The 2013 annual report is based on an assumption that members’
    wages will grow by RPI + 1%: assumed to total 4.4%. Examination of pay scales over the last 20 years suggests an actual rate of about 2.7%, with a similar figure applying over the last 10. Post-2008 rates, which are arguably more consistent with assuming current Gilt returns, show substantially negative real pay growth. In addition, there is an age-related assumption of wage growth (1-4%) by progress up the salary scale: anecdotally these assumptions lead to substantially higher pay growth rates than the vast majority of academics have experienced over the last 10 or 20 years. As retirement rates at the last valuation were based on actual experience, it seems odd that these assumptions appear so out of line with actual experience.
    Crucially, it is very hard to imagine how the perpetuation of
    current conditions (a necessary assumption if returns based on current gilt yields are to be considered likely) could justify such buoyant earnings-growth assumptions.
    Finally, the brief summary in the 2013 actuarial report gives an
    actuarial assumption of long-term mortality improvements of 1.25% p.a. (all lives). This gives life expectancies significantly higher than those
    extrapolated for the highest (or any other) socioeconomic group by the Office for National Statistics (ONS). The assumption appears to be unchanged from the 2011 valuation, yet the EPF archly advances the statement that “Members of the USS are living longer so the pension scheme has to pay pensions in retirement for longer than planned” as a reason for deterioration in the fund’s position since 2011.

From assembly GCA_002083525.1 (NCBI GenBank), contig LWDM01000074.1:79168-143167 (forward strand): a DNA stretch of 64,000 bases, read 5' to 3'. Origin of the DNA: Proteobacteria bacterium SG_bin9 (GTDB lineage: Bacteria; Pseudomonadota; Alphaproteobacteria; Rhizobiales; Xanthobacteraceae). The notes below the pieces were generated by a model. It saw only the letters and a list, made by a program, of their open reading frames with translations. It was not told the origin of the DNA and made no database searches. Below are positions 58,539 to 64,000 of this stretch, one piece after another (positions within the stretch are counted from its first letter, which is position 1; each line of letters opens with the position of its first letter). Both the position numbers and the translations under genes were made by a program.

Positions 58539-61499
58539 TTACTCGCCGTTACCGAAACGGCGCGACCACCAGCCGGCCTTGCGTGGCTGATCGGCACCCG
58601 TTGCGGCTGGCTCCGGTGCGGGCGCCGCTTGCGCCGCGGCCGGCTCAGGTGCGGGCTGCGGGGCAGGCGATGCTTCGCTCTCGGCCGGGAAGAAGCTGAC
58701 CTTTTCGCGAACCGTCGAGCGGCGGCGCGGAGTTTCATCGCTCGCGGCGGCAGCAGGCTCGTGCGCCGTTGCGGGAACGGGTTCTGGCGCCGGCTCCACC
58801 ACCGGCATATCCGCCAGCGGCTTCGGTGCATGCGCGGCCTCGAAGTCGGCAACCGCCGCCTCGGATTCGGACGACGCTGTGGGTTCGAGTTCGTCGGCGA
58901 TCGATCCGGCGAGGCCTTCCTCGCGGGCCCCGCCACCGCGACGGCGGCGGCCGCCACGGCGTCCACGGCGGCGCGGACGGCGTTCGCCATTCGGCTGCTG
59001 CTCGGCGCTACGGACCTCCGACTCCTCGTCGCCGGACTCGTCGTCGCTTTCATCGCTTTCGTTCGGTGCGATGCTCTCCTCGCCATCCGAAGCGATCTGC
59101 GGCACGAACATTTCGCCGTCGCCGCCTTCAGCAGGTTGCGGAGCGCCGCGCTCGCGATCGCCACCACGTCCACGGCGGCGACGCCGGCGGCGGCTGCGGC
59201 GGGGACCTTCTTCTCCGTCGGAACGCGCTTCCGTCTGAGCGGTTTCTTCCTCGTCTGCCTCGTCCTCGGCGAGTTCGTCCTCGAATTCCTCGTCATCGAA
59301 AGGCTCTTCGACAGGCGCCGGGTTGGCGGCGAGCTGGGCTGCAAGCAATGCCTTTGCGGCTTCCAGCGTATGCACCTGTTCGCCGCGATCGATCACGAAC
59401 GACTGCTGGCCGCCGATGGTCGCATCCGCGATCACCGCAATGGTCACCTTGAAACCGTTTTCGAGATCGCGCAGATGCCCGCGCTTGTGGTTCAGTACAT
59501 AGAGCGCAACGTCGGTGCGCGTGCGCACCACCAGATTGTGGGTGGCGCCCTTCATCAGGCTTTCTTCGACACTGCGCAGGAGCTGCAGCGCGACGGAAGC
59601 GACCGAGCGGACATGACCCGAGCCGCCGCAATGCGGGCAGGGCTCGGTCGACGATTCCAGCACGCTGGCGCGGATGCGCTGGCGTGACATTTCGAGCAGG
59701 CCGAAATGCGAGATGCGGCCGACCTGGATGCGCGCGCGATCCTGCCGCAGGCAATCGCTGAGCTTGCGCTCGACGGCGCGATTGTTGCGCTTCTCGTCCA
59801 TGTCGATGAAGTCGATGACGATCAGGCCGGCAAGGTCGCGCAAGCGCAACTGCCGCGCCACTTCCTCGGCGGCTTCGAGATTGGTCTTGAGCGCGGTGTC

Guidance from the Pensions Regulator suggests that valuations
    should not be based on only worst-case assumptions in every issue as “an appropriate overall level of prudence in the technical provisions should be the paramount objective” of a valuation.
    It would be regrettable if USS were hollowed-out under the guise of financial prudence, particularly when the nation’s employed are being
    continually exhorted to plan for retirement.
    Yours etc.
    Prof. John Aston, University of Cambridge
    Prof. Peter Green FRS, University of Bristol
    Prof. Jane Hutton, University of Warwick
    Prof. Saul Jacka, University of Warwick [Contact :s.d.jacka@warwick.ac.uk]
    Prof. Guy Nason, University of Bristol
    Prof. Charles Taylor, University of Leeds
    Dr Simon Wood, University of Bath
    Prof. Qiwei Yao, London School of Economics and Political Science
    Prof. Mihail Zervos, London School of Economics and Political Science

  2. David Owen says:

    We might also add this further note by Professor Mike Otsuka at the LSE:

    How to close a final salary scheme properly. It’s very simple:

    “For all scheme members, any benefits built up in the final salary scheme [up until the date of closure] will be protected and remain in that scheme. When benefits are calculated at retirement, they will be linked to the member’s most recent pensionable earnings (but using the final salary scheme rules).”

    That’s what the Teachers Pension Scheme did when they moved everyone in the post-92 higher education sector over from final salary to career average salary defined benefits.

    Why did they do that? Because an Independent Commission said that the “Government must honour in full the pension promises that have been accrued by scheme members: their accrued rights. In doing so, the Commission recommends maintaining the final salary link for past service for current members.”

    We should accept nothing less.

  3. Denis Nicole says:

    The link in Susan Cooper’s paper to the July 2014 USS paper “USS – An integrated approach to scheme funding” does not work from outside Oxford. The Cambridge link is fine:
    http://www.pensions.admin.cam.ac.uk/files/uss_integrated_approach_16072014.pdf

    Denis Nicole